UPDATED, 7:55 PM: Fox News is preparing to cut ties with Bill O’Reilly, News Corp-owned Wall Street Journal reports this evening. But the report goes on to say “a final decision” on O’Reilly’s future, or not, at 21st Century Fox-owned Fox News Channel has not yet been made but could come as early as this week.
O’Reilly, whose Fox News contract had been renewed early this month, is expected to top the list of things discussed at Thursday’s board meeting of FNC parent company 21st Century Fox.
Tonight’s report, which says Fox News is “preparing to cut ties” with O’Reilly,
comes in the wake of multiple sexual harassment allegations against him and a New York Times report that he and FNC paid nearly $13M to settle cases with five women going back 15 years. And protesters rallied outside Fox News’ Manhattan studios today demanding his ouster.
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Also today, Fox News Channel stopped assuring that O’Reilly will be returning to its air this coming Monday. He’s been off the air since April 11, when FNC said its star was going on vacation.
The O’Reilly Factor has been the most-watched program in the cable news landscape for 14 years, recently clocking its highest-rated quarter ever. While O’Reilly has been off the air, his show’s ratings have slipped noticeably.
Also today, in a potentially prescient move, Drudge Report founder Matt Drudge took to Twitter to fete the news channel’s biggest star’s “tremendous run.”
Drudge took to Twitter this afternoon to talk Bill O’Reilly in a past-tense-ish way, opening the floodgate for media posts borrowing Shakespeare gags about burying/praising Caesar.
Drudge’s rare, and cryptic, tweet comes the same day about 30 people stationed outside Fox News Channel’s New York headquarters demanded O’Reilly get the sack. More to the point, FNC chronicler-in-chief Gabe Sherman penned a post for New York magazine alleging that both of Rupert Murdoch’s sons now are leaning toward recommending O’Reilly be removed from the cable news network’s slate, while their father leans in the opposite direction.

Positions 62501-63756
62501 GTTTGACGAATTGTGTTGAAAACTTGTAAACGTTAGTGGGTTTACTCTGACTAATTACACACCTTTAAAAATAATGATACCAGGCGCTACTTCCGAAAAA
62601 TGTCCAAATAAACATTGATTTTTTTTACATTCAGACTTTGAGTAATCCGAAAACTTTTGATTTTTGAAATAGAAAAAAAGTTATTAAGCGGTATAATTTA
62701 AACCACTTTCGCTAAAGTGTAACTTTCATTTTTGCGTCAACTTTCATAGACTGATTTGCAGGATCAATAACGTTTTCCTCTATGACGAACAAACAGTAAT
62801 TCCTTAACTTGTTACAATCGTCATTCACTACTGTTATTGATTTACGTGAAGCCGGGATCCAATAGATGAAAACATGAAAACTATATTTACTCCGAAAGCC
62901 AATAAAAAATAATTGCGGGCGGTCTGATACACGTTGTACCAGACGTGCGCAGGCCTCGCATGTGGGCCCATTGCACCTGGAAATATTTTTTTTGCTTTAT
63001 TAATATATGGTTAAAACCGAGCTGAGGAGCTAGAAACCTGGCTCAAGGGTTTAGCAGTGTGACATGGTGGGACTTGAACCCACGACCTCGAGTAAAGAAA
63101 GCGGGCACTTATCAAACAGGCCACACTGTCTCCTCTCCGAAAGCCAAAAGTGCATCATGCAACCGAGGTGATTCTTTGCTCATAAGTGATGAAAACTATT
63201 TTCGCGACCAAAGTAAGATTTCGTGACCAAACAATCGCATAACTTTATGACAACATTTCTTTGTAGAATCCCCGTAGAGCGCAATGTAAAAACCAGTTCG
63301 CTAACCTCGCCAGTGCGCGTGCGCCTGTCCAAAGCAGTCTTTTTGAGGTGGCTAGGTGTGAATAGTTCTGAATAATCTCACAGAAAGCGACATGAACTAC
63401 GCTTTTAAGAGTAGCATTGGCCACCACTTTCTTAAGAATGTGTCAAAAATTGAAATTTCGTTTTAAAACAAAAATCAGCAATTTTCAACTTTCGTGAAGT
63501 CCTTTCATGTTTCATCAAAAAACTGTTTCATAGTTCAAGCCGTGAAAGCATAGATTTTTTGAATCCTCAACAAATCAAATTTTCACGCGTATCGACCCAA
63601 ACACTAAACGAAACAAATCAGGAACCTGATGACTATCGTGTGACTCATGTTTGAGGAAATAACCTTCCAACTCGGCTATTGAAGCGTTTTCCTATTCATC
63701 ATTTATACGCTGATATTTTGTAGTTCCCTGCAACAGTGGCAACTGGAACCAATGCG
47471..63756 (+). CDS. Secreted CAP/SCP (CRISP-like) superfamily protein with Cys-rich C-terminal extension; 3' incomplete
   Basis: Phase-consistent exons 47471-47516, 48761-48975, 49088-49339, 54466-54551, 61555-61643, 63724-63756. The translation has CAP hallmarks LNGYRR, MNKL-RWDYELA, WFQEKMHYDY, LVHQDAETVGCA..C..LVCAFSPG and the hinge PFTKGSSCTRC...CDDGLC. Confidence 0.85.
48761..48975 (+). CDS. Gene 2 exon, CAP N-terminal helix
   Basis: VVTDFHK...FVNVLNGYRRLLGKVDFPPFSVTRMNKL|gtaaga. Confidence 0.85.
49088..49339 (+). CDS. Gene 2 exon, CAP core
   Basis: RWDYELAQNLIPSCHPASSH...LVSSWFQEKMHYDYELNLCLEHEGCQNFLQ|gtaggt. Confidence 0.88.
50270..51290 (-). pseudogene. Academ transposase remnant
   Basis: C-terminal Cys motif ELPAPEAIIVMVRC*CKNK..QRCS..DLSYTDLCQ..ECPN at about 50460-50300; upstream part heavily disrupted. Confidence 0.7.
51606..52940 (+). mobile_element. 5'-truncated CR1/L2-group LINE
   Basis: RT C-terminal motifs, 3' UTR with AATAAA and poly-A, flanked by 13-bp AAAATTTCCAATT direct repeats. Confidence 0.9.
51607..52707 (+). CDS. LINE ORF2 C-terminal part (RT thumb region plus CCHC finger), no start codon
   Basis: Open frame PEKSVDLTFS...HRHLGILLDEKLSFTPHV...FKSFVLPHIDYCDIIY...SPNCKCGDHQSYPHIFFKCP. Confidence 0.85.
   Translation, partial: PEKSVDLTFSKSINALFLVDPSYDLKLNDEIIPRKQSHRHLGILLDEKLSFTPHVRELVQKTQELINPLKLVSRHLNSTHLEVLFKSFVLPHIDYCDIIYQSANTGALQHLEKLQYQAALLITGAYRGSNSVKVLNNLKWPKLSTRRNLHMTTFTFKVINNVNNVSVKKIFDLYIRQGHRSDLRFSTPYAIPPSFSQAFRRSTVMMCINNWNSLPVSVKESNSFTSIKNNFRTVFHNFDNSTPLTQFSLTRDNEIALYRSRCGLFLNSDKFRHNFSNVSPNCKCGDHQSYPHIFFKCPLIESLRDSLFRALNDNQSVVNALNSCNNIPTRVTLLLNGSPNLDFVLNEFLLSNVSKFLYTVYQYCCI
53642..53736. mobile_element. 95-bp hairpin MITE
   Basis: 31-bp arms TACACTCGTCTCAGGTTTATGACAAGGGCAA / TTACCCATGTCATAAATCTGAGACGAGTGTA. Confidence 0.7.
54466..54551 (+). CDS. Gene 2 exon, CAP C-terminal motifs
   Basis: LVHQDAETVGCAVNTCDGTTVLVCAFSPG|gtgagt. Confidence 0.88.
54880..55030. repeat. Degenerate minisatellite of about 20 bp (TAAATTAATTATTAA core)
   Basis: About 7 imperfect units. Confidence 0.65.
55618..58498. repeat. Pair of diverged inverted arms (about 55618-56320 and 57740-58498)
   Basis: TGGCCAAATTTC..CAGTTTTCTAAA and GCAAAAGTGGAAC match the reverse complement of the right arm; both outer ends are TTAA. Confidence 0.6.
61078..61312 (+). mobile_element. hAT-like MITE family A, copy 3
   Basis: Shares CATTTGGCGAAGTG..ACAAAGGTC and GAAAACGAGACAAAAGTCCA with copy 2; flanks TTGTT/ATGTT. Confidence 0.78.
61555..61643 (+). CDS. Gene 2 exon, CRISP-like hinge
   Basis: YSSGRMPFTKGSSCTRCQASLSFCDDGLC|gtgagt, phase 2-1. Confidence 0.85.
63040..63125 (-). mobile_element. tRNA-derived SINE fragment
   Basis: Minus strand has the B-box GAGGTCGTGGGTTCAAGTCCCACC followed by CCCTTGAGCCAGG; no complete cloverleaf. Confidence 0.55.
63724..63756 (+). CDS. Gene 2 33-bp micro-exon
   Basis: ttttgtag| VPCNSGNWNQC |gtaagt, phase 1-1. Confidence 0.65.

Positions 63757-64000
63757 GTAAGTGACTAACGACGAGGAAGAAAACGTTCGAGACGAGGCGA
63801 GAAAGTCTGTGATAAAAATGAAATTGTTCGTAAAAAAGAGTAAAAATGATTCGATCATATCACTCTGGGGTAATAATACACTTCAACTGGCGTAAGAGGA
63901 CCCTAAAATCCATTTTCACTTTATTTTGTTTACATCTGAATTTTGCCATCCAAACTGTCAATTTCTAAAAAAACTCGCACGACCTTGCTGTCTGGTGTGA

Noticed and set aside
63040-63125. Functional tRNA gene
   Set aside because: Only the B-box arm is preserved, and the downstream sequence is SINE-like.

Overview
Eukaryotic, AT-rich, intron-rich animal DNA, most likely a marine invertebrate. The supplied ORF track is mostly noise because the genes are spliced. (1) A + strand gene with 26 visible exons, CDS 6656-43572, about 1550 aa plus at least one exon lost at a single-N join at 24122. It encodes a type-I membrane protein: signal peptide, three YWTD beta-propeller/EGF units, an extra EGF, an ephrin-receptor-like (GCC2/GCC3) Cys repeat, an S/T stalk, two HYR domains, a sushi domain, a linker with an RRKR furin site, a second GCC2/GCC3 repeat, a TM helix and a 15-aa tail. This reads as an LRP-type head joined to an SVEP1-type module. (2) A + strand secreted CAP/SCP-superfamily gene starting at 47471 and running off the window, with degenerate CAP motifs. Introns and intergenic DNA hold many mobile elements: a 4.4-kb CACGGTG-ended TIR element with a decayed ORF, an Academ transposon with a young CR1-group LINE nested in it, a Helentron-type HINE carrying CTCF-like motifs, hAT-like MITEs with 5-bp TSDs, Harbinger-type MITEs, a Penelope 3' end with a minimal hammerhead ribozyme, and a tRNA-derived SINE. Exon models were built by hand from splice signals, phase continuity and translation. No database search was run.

Sherman speculated O’Reilly might become the flotsam and jetsam of the Murdochs’ pending $14 billion takeover of European pay-TV provider Sky. British media regulators will decide next month whether the Murdochs are “fit and proper” to own such a large media property and “removing O’Reilly could appease critics and help close the Sky deal,” Sherman wrote.
FNC recently re-upped O’Reilly’s contract.
O’Reilly’s attorney, however, said his client has been “subjected to a brutal campaign of character assassination that is unprecedented in post-McCarthyist America,” and promised to present irrefutable evidence the campaign “s being orchestrated by “far-left organizations” bent on destroying O’Reilly for political and financial reasons.
Last week, O’Reilly announced he was taking a pre-planned vacation while speculation about his future at the network was at full boil. He paid a visit to the Vatican and is still in Italy, according to one source. When O’Reilly left, he did so without publicly addressing the New York Times report that Fox News and its primetime star had, between them, allegedly paid five women nearly $13M in settlements going back 15 years.
That report had triggered massive advertiser bailout from The O’Reilly Report; the list quickly grew to 70, with CNN leading the coverage tracking advertiser pull-out.
FNC had been running O’Reilly promos in his absence, including a full-court press starting Sunday with spots sighted at noon, 7 PM and midnight and Monday at 3, 6, 8, 9, 10 and 11 AM.
O’Reilly has been keeping Fox News and parent company very busy since the NYT report came out.
EVP Ad Sales Paul Rittenberg worked with the companies to address their current concerns about The O’Reilly Factor and moved the ads into other FNC programs.
The parent company, 21st Century Fox confirmed it was investigating the sexual harassment claims.
NewsCorp chief Murdoch sent a memo to FNC staff thanking them for the network’s ratings success as the O’Reilly probe got underway.
The President of the United States weighed from the Oval Office, praising O’Reilly to NYT reporters he’d called into the room as a “good person” who “I don’t think … did anything wrong” – except, that is, to have settled with the women.
Erik Pedersen contributed to this report.
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